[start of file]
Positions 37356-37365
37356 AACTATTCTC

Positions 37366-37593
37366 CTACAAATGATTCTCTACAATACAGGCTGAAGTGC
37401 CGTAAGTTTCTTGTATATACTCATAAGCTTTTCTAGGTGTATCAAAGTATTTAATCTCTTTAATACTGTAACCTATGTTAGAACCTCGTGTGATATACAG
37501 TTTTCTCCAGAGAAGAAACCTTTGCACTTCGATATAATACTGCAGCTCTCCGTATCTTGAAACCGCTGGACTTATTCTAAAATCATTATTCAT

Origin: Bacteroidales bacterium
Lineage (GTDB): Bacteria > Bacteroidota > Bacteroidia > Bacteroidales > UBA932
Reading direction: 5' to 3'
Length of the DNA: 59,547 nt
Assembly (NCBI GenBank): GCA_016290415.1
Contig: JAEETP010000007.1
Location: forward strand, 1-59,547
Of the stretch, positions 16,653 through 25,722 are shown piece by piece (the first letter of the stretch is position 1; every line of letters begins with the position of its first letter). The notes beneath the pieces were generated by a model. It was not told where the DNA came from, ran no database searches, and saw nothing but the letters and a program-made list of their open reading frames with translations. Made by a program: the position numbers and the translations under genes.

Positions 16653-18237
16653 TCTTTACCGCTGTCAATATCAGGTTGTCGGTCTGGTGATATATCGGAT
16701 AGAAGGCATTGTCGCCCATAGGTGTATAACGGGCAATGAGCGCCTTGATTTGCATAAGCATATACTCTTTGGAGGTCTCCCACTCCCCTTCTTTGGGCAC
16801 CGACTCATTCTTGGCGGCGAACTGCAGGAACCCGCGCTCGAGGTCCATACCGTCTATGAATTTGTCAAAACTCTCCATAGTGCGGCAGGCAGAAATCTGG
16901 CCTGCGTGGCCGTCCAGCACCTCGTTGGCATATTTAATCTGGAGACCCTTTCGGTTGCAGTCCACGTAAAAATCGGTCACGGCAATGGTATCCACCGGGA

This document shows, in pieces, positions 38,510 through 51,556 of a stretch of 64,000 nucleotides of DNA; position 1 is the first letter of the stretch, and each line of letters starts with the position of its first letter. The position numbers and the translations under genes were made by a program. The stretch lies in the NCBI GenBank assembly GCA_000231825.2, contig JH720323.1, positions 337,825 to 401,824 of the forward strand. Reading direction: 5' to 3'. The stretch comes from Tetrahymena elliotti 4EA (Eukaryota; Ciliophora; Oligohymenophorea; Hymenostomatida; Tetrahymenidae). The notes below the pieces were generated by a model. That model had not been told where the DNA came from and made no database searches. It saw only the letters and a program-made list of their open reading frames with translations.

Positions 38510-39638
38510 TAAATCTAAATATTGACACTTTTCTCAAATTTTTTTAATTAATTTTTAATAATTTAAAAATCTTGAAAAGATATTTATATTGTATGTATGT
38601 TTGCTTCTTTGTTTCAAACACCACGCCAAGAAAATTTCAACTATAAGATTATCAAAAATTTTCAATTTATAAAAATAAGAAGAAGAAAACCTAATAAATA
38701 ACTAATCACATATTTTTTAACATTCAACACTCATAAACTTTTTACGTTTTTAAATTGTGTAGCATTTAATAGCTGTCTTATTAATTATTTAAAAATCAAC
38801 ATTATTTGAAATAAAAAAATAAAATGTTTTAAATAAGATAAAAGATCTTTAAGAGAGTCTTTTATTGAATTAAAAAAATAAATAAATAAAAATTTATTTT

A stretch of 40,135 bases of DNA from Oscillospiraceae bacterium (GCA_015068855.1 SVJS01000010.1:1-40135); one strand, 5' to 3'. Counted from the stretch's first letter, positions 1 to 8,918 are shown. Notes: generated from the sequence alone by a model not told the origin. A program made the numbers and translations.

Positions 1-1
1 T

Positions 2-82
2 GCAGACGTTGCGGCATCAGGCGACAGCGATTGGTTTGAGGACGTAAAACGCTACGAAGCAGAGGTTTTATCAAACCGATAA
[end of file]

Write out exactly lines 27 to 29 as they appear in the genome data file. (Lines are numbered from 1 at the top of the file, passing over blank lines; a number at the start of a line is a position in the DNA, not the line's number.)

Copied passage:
Positions 1-1
1 T

Positions 2-82